Architecture is rich with cultural intentions. In my work I represent what I experience in the built environment. I am interested in the objects, structures, and decorative devices that we navigate daily, those of the living room, the hallway, and the street outside. Although facades are usually what we think about when architecture is mentioned, looking at buildings is more akin to viewing mountains or forests; the man-made structures seem to arise like feats of nature. I focus on a much lower order of minutia, the smaller details of interior design and street level construction, where our interactions with architecture are personal. I start with a familiar object, and through shifts in scale, materials and context lead to varying levels of abstraction. Examples of my work include a street curb which wraps the base of the gallery walls and can't be stepped over, a huge smoke detector which quietly intones weather reports, and a radiator which uses the ironic visual warmth of wood instead of actual heat.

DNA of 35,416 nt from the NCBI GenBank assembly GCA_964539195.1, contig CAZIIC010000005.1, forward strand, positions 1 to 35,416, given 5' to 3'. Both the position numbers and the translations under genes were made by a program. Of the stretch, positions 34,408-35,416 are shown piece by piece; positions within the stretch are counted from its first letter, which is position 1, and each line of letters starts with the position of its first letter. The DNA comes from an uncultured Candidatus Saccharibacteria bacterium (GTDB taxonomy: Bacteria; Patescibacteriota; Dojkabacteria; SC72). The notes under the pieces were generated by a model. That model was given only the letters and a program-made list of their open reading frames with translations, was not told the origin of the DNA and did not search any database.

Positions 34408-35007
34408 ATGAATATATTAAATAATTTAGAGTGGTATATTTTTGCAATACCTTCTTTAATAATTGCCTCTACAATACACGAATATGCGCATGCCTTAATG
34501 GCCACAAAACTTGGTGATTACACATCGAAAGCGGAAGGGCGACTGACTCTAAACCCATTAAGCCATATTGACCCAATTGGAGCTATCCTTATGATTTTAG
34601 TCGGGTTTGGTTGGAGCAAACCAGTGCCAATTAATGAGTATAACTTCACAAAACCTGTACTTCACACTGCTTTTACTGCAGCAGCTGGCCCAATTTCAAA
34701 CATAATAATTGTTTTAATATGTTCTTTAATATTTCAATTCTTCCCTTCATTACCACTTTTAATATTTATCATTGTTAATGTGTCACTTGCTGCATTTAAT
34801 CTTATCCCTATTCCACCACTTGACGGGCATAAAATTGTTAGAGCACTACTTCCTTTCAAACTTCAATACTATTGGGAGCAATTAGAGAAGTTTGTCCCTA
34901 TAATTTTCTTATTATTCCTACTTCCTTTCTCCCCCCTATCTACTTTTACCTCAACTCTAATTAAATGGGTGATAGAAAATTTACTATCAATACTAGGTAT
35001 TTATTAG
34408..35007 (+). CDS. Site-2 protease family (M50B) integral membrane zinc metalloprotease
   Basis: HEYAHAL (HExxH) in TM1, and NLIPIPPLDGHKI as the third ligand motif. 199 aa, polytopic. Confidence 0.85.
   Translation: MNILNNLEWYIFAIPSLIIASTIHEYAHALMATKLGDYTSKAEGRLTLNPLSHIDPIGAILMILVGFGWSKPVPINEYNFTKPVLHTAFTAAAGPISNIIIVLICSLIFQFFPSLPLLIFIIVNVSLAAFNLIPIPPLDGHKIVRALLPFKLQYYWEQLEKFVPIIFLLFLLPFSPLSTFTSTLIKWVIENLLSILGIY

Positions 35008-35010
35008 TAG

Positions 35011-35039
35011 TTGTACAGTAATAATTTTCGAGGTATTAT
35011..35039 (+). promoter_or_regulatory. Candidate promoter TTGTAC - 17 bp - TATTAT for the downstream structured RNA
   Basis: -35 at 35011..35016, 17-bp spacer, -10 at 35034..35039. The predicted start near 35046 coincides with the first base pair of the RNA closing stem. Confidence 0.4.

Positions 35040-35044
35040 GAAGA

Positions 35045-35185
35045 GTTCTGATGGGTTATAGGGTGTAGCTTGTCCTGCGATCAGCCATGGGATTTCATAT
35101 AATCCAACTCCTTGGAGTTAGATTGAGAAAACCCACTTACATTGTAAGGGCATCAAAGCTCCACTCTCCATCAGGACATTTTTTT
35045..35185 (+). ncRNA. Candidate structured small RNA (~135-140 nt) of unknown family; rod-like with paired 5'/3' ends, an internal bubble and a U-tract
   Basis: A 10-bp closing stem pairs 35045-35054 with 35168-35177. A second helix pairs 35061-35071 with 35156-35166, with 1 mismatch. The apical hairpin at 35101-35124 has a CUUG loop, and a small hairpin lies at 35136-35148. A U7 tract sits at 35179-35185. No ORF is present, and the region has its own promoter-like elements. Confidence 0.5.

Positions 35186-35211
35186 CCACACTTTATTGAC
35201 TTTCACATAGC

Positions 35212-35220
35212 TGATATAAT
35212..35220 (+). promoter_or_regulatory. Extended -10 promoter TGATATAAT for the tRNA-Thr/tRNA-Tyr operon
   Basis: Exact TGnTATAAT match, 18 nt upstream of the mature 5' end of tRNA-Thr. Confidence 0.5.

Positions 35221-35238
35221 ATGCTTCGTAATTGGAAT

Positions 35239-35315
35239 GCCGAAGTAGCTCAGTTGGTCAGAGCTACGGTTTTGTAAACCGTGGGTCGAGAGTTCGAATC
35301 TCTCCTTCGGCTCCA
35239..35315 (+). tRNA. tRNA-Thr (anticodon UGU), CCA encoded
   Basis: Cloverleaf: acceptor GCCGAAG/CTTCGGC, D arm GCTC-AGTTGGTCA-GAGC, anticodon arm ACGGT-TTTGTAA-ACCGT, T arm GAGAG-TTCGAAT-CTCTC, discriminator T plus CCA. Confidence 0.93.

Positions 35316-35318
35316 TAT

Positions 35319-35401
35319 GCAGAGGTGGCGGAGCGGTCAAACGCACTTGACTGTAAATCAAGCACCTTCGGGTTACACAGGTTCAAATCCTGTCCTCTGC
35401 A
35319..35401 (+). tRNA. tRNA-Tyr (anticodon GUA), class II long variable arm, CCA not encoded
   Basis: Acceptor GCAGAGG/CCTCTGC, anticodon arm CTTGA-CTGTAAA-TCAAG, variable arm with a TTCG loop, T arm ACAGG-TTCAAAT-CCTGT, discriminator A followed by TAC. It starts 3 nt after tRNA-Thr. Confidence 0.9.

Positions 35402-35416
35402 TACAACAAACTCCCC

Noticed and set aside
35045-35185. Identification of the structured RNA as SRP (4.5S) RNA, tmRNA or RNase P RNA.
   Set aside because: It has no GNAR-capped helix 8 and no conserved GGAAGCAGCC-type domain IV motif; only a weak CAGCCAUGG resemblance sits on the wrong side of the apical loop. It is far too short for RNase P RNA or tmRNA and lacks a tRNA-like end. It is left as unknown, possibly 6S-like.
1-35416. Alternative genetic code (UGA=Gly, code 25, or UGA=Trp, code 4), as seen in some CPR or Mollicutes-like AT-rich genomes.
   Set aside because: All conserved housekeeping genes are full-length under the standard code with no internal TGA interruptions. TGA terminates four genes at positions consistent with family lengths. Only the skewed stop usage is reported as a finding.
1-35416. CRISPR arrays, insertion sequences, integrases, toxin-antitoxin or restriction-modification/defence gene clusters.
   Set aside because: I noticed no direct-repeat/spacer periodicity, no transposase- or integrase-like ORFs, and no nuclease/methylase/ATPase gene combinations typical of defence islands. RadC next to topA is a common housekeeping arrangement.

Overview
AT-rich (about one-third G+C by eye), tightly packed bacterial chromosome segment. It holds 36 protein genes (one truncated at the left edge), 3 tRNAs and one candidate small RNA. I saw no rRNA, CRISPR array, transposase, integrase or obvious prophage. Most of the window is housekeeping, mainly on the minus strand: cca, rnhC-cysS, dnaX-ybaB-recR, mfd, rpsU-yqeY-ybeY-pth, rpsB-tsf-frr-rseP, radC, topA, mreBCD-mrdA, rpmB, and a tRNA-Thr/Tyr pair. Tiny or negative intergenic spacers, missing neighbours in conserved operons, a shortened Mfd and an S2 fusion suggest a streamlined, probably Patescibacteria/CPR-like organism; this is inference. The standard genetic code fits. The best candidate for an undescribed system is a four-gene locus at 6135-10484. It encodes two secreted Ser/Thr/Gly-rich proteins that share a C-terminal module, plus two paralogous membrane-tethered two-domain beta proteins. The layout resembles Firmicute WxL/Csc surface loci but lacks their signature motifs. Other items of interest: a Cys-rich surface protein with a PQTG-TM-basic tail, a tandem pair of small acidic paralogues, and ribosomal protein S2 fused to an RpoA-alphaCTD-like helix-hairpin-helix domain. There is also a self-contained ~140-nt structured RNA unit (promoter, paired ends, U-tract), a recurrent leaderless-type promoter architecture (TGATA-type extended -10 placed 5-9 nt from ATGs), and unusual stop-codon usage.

I approach my sculpture as a set of substitutions; materials stand in for other materials, forms for other forms, at varying levels of dissonance or consonance. In this way, I like to think of my work as a parallel architecture, referring to building standards and types of buildings, rather than specific structures, places, or times. Connections are subtle or suggested and remain ambiguous.